CHAMBERS: Yeah, I think it’s imperative. It has to be everybody going in the same direction. And I think that’s where it helps, that if everybody's going in the same direction, now people from different departments, from different areas can have the input to improve and to make it better. We’re not veering left and right we’re going in the same direction. We’re all headed forward, and we’re all aligned, which can only help us to push the product, to push the players, to push the organization. That's where I think success is achieved.

Q: Personally, how do you feel about promotion and relegation?

PIRMANN: I mean, I enjoy it. I don’t know enough about the business in the background, the stakeholders. I think it’s fun from a fan’s perspective, a lot of people in this chat have been involved in it. As a player there’s probably something to it, I think, and as our country grows and it’s experience with good professional soccer that maybe it's something we get more educated on, but I enjoy it.

CLARHAUT: Yeah, I like it. Last year was actually my first year where I participated in playoffs. The playoff structure was new to me as a coach. People can like promotion and relegation. It’s stressful, I’ll tell you that. There’s a lot of money on the line. It’s a lot of waking up in the middle of the night when things aren’t going well. In terms of looking at it from the American landscape, I think it would be a massive hit. I think it would bring a different type of viewer into our sport. And I think in terms of putting stress and demands on the player, daily and weekly, it’s critical for our growth in developing the American player. So, for me, I think it’s massive and I think it needs that.

CRUZ: I’ll echo something similar there. I’m going to tell you guys this because I think it puts it in perspective. I started in an MLS Cup Final, walked out in that game, went to Europe and lost the first five games playing for Bodø/Glimt [in Norway]. The pressure that I felt in the relegation zone, when the chairman and everybody wouldn't even look at you at the team meal after five games, was like nothing I’d experienced after seven years in Major League Soccer. And that, for me, was different because when you’re on the outside and you’re an American and you have never experienced that, it’s hard to understand. But when I was there and I was feeling it, that it was a feeling I’d never had before. And I played in some big games. So, I think it would be extremely beneficial for us in soccer in this country.

I think it's a differentiator for us, if we’re talking USL as a league, from other things that have gone on in American soccer. But to your point, Ben, I don’t know much about the business, so I’m glad I’m not the one making the decisions, but that would be my opinion on it.

Colorado Springs Switchbacks FC's James Chambers celebrates with Patrick Seagrist during the 2023 USL Championship season. | Photo courtesy Isaiah J. Downing / Colorado Springs Switchbacks FC

CHAMBERS: I’ve been involved in it many, many years ago. And, yeah, it’s stressful. It can turn out to be good or bad. Obviously, you know where we want to be, on the better side of that. I think it would certainly elevate us, the league, to a real level that would separate us completely from MLB, NFL, all that sort of stuff. It would be exciting, but with the finances, it’s far above my paygrade to comment on that. I don’t have to pay the bills, so I don’t know what that looks like. I just know that it would really bring us a completely different outlook. And you wouldn’t just be focused on getting to the playoffs, there was so much more to play for towards the end of the season that every single game really matters.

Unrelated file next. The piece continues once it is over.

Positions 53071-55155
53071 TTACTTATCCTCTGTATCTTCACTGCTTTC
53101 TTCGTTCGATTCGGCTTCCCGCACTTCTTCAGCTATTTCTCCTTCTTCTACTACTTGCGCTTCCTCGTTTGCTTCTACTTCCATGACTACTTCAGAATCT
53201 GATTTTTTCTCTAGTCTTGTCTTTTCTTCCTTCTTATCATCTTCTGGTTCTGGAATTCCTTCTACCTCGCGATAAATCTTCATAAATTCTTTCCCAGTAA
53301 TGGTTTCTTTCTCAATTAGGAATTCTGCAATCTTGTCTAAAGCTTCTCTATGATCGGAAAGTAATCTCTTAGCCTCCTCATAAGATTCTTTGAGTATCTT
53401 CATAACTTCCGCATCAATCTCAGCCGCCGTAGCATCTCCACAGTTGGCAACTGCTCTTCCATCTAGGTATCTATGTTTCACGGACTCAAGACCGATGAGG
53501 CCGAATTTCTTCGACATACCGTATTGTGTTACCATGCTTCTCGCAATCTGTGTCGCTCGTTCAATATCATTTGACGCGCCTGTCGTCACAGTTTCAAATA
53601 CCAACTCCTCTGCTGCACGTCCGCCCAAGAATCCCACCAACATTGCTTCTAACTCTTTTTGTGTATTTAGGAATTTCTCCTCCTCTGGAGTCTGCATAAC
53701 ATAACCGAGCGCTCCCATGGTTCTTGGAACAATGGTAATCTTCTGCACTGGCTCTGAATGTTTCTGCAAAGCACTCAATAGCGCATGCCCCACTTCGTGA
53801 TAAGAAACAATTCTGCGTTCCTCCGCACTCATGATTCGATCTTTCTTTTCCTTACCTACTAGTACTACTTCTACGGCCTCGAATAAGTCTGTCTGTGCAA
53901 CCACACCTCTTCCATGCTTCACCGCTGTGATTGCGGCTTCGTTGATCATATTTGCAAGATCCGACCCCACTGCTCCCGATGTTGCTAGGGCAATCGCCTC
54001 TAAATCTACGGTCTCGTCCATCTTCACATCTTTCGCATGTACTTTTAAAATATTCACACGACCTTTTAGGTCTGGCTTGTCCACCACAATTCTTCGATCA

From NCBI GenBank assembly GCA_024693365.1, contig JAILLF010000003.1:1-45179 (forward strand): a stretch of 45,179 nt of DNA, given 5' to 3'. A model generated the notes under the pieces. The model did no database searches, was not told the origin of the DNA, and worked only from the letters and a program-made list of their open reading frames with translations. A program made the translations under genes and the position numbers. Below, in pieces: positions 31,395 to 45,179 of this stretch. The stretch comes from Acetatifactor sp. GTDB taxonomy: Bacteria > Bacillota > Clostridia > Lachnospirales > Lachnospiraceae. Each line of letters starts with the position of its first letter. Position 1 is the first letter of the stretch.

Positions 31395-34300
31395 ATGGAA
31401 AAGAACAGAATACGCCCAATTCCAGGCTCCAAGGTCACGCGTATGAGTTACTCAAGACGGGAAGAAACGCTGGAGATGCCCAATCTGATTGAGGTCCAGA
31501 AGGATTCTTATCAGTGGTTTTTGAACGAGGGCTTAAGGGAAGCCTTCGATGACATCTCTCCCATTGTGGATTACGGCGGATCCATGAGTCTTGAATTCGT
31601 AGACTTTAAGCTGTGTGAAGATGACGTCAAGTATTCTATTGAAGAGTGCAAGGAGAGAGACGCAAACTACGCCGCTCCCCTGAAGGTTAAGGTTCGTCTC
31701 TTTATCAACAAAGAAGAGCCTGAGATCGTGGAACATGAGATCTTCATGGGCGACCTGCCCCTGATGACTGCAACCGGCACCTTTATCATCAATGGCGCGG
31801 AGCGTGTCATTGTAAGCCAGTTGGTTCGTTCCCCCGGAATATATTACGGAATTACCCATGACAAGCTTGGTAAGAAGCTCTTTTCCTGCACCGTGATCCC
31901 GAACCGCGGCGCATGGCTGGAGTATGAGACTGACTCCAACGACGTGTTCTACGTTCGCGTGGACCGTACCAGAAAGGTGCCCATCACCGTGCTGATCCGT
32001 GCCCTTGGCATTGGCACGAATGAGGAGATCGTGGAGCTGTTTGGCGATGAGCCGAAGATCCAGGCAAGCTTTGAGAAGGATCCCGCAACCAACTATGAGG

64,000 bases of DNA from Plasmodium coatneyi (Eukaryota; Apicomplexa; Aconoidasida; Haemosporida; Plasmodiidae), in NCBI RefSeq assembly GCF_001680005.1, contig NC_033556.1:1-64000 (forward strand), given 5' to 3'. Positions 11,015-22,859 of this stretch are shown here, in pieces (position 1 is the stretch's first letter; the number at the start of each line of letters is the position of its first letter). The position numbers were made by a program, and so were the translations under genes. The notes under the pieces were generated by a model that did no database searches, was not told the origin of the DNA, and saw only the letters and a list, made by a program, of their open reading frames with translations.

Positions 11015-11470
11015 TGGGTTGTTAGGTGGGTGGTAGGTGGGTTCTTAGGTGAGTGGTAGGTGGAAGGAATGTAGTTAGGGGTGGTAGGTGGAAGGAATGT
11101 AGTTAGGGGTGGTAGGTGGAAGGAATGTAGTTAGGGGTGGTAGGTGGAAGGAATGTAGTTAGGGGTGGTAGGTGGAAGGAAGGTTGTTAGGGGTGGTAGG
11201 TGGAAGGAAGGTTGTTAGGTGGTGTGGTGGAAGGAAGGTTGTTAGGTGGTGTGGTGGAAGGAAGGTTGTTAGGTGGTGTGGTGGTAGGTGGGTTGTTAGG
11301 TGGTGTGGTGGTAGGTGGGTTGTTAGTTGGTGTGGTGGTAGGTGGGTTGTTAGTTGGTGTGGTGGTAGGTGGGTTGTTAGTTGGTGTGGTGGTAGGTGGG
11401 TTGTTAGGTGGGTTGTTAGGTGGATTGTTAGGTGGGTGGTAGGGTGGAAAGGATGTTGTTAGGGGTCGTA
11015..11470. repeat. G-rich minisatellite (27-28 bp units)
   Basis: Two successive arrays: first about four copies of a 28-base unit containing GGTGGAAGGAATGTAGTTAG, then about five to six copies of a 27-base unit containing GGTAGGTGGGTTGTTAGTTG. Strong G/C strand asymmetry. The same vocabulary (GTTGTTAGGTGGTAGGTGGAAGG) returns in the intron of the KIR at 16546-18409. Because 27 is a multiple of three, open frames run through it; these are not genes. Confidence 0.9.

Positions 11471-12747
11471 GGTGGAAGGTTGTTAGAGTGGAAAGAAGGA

Q: Which current USL Championship coach do you most admire?

CRUZ: I’ll start! What Ben has been able to do in Memphis, in Charleston, when you look at the turnaround, when you look at the players that you had, in particular at the very beginning. In all seriousness, for sure, it would be you Ben, because what you've been able to do has been incredible. And again, I wanted to start so that if there’s any feedback or anything the other way, I saw that question and again, Memphis two years in a row. Charleston with the year they had last year into 2023, it’d be you buddy.

PIRMANN: I appreciate that, and the other two coaches severely kicked my ass last year, so they’re probably laughing at us, but I appreciate that. One of the guys I really liked, and am pals with a little bit, Mark Briggs in Sacramento. I think he’s done a really good job, has a good, good outlook. You know, Brendan [Burke] coming back in the league in Hartford, those would be the two guys that I really try to watch, because they’re different from my style, and I like to absorb that. They've done a great job.

CLARHAUT: Yeah, for me, it's been an interesting year, getting to see the teams, the styles, getting to know some of the other coaches in the league, and I have a lot of respect for them, I think we have good coaches, right? I think we have a lot of good young coaches in here that do a lot of good things and that are innovative. The guys in this room, all three of you guys, and just from the west, someone like Morten Karlson in Orange County, when he took over, I think that's something to speak about. Then, like, as Danny said, those last two clubs you've been with and now that turned around that Charleston, I think it's impressive. Mark Briggs again, they've done a very good job at Sacramento, and even Alen Marcina, you know, the way he plays the way he recruits you know, you’ve got to respect that right? You don't want to be playing San Antonio in playoffs, right?

This is a tough game, so I have a lot of respect for a lot of these coaches and especially the guys in the room, you guys made a lot of success. I think it’s good to be in a league with good coaching in it just going to make it better. We're going to be challenged weekly, and that’s a good thing. And maybe if we get promotion-relegation, then there will be even more fun.

CHAMBERS: I have a lot of respect for everybody on the call. I think each of them does such a wonderful job in their environment. We have a lot of appreciation for what Bob [Lilley] has at Pittsburgh. I think his consistency, always in the playoffs and then obviously this year, finishing with the best record in the league, it’s remarkably impressive.